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Win32 Reverse Engineering Tutorial 1

Win32 Reverse Engineering Tutorial 1

Prerequisites : – Programming background (at least the basics) Tools needed : – ollydbg (download here) Files : – ReTutorial1.exe (160 downloads) (virustotal here) (sha1 : 3e9bb52e42550e9f180877ef861864d49d0f499d) At the end of this tutorial, you should be able to/have 1. Analyze program flow and logic from important strings in the program 2. Brief interactions with ollydbg After you have downloaded the executable file, lets get started ! Run the .exe and a console like the one below will pop out. ReTutorial1_Img1 When they ask you for a password, enter anything – you probably won’t get it right. You should then see an output as shown below ReTutorial1_Img2 Lets stop and think of how the program logic would look like in code. This will help us better understand the logic, and hence be able to manipulate it to our advantage.
If ( password == "some password" )
    // some code, but we have yet seen what happens when we get the
    // password right
Else
    Print "Wrong password. Please reopen the program and try again !"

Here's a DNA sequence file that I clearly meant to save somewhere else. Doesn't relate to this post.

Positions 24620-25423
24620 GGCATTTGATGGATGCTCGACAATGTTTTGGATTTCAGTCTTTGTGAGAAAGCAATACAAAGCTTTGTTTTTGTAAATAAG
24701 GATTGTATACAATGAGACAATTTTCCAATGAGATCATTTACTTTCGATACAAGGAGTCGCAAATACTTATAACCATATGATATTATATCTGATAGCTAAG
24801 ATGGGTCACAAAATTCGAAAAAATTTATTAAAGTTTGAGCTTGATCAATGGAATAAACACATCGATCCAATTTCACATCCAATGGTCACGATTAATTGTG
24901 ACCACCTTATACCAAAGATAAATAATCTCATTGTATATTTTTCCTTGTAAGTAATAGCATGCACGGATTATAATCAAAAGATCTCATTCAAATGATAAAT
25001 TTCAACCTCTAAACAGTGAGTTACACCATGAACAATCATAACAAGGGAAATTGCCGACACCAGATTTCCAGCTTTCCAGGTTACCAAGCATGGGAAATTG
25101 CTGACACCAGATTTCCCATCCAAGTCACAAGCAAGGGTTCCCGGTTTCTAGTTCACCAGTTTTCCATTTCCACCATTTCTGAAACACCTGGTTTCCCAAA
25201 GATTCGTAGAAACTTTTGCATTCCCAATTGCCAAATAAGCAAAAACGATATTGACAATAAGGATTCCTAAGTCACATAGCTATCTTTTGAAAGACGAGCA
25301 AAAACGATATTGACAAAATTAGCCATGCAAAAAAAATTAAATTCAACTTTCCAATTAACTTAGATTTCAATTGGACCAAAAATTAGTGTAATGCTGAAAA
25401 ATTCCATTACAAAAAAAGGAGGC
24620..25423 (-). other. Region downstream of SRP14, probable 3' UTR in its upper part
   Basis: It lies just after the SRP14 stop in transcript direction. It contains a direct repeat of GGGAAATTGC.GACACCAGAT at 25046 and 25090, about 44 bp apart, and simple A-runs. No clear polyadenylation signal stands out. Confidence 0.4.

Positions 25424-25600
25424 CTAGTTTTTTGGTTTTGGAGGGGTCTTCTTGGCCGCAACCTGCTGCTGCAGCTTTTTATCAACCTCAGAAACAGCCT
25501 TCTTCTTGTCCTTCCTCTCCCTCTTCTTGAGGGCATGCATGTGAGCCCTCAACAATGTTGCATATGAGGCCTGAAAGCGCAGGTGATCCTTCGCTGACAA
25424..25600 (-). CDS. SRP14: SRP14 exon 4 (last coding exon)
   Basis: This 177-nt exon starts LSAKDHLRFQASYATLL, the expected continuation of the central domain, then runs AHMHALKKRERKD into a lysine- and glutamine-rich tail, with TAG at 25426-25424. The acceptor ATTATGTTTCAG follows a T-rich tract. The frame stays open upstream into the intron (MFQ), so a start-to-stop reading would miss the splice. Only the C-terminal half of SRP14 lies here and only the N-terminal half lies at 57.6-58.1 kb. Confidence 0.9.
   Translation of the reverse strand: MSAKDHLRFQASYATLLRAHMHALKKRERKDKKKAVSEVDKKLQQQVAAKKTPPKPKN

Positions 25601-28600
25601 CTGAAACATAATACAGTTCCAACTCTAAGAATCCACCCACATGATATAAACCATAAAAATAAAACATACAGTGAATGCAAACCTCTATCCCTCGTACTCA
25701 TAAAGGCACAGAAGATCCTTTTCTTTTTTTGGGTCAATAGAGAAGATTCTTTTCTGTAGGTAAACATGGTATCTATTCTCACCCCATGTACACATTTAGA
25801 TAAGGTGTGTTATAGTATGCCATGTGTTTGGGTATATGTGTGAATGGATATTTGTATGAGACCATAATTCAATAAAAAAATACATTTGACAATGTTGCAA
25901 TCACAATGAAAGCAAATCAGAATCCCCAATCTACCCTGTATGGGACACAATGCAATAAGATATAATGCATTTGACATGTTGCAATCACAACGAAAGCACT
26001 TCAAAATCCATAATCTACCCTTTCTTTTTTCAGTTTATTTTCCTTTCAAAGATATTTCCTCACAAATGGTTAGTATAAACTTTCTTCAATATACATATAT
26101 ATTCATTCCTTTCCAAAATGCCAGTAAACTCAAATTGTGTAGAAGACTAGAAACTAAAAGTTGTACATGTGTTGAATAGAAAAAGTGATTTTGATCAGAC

Now, if I would to ask you how do we get whatever is in the ‘if’ statement to execute, you will probably say – get the right password. This is one of the way to achieve what we want, but not the only way. You will understand why later on in the tutorials. For now, we will try to get the right password. Now that we have an idea of how the flow of the program goes, lets open up ollydbg. After opening it, we want to ensure that the debugged program breaks at the entry point of the program. In this tutorial, this setting doesn’t affect anything but it might in the future, so leave the settings as it is. To do so, at the top bar, click Options->Debugging Options->Events tab. Now select the third option ‘WinMain (if location is known)’   Press OK to save. Now, lets debug the program using ollydbg. Drag and drop the .exe into ollydbg or open the file in ollydbg. After everything is loaded, it should look like this Now right click anywhere in the top left box(where the assembly code is) and click ‘Search For’ -> All Referenced Strings . A window like this should pop out Now, double click the line or string that says ‘Enter the password’. The window with assembly codes should come back into focus but with a highlighted line as shown below   If we just take a look at the right-most column, we can see 4 crucial strings. “Enter the password “, “niraeth-retutorial1”, “Congratulations !”, “Wrong password. Please reopen the program and try again !”.  So it is quite obvious that the password must be “niraeth-retutorial1” . At the top bar, there is a blue right arrow icon. Click on it to continue running or executing the program. Turn back to the console window and it will ask you to enter the password ReTutorial1_Img6_1 ReTutorial1_Img7 Try entering the password now. You will get a message saying “Congratulations !” ReTutorial1_Img8     CONCLUSION With this part of the tutorial, you have seen how easy it is to gain crucial information from the strings that are not encrypted or hidden in the program. These strings allow you to make smart guesses about how the program flows and functions. Of course, like I said earlier, this is not the only way to get the “Congratulations !” message. You may wish to have a break first before continuing to the second part of tutorial 1 where you will see a different method employed to achieve the same result.
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